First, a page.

Following a different approach, in this paper we propose an alternative criterion for kernel matrix learning and data integration, which we will call MKLdiv. Specifically, we propose an information-theoretic approach to learn a linear combination of kernel matrices, encoding information from different data sources, through the use of a Kullback-Leibler divergence [24-28] between two zero-mean Gaussian distributions defined by the input matrix and output matrix. The potential advantage of this approach is that, by choosing different output matrices, the method can be easily extended to different learning tasks, such as multi-class classification and multi-task learning. These are common tasks in biological data analysis.

To illustrate the method, we will focus on learning a linear combination of candidate kernel matrices (heterogeneous data sources) using the KL-divergence criterion with a main application to the protein fold prediction problem. There are two different formulations based on the relative position of the input kernel matrix and the output kernel matrix in the KL-divergence objective. For the first formulation, although this approach involves a matrix determinant term which is not convex in general, we elegantly reformulate the learning task as a difference of convex problem, which can be efficiently solved by a sequence of convex optimizations. Hence we refer to it as MKLdiv-dc. The second KL-divergence formulation for kernel integration, called MKLdiv-conv, is convex and can be solved by a projected gradient descent algorithm. Experimental results show that these formulations lead to state-of-the-art prediction performance. In particular, MKLdiv-dc outperforms the best reported performance on the important task of protein fold recognition, for the benchmark dataset used.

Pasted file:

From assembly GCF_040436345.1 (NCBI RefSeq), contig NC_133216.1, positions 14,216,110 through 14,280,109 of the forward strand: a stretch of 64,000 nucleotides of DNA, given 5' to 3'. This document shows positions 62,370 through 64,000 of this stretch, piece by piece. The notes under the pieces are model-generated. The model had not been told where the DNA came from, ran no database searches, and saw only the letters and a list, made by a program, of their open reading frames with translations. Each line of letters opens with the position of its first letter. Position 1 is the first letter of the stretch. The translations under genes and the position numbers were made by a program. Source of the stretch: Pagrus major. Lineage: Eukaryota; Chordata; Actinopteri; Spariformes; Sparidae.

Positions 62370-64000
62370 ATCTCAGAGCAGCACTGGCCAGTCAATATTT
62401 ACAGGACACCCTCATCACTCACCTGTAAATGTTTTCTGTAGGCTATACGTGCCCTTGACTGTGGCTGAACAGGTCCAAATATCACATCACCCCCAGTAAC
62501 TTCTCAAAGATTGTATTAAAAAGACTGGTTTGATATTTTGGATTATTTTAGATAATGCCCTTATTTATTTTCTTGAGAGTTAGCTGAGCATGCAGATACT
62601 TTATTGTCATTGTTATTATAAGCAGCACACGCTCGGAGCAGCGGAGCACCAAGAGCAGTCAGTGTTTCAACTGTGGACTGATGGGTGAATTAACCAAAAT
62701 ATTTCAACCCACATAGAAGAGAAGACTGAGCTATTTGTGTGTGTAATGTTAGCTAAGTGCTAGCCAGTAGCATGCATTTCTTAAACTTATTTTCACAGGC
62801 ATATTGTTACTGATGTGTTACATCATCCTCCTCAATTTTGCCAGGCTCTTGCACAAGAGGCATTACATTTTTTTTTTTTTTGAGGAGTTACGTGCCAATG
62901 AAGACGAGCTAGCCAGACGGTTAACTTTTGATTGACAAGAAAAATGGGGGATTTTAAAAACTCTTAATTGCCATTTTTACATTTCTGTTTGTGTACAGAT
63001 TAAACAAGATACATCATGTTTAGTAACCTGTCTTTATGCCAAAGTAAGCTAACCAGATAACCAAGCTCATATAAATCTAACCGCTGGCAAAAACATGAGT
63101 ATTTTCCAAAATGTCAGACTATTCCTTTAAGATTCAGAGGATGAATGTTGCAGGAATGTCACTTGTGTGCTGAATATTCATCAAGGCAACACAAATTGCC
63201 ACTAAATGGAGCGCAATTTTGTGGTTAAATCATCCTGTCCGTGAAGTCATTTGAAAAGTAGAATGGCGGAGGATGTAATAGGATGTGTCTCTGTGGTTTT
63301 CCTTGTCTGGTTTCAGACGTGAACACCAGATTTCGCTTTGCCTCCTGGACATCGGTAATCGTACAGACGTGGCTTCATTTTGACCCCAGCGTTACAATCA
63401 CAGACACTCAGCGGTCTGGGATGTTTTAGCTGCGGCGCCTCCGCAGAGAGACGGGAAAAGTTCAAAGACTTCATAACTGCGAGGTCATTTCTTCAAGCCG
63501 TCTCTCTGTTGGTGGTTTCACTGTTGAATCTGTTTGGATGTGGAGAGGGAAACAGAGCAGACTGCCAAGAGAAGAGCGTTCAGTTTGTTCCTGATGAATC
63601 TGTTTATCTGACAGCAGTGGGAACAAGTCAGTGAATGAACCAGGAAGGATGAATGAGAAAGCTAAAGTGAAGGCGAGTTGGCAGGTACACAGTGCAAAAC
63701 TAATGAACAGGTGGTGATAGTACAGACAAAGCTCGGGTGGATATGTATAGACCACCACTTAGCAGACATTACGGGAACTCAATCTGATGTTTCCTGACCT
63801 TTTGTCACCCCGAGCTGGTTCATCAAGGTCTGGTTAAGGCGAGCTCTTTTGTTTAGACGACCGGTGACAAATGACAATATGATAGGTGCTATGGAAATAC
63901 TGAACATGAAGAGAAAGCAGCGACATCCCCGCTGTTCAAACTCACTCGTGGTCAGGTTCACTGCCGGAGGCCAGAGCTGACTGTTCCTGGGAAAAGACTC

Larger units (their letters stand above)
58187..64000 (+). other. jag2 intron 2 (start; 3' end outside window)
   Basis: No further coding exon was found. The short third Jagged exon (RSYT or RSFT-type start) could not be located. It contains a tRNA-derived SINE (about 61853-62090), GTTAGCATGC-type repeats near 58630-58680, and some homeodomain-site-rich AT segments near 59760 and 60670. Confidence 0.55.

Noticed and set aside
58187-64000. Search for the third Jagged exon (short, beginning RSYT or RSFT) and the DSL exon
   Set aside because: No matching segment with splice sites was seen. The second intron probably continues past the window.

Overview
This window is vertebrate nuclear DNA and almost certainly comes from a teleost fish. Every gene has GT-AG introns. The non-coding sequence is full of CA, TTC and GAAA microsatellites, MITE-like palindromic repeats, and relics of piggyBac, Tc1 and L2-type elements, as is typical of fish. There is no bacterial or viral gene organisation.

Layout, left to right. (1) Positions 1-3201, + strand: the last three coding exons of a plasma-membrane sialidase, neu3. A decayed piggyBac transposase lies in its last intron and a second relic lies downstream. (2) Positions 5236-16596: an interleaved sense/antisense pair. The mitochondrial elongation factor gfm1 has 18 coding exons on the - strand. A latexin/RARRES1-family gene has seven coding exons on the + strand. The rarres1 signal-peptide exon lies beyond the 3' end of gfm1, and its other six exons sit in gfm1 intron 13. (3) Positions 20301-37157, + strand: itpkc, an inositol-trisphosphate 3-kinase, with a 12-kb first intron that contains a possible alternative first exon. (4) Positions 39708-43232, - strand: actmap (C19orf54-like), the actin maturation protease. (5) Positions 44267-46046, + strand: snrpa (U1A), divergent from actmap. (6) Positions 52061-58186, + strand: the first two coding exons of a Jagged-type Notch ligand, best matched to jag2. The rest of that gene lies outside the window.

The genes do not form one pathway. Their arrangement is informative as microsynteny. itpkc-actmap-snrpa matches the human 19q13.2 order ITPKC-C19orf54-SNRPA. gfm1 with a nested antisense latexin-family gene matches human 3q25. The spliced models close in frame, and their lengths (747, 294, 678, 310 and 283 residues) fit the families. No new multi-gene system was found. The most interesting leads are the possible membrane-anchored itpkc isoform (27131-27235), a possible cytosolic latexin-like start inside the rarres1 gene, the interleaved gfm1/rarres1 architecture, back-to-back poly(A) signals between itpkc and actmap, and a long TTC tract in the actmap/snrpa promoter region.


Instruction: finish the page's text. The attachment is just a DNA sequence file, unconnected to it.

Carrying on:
Methods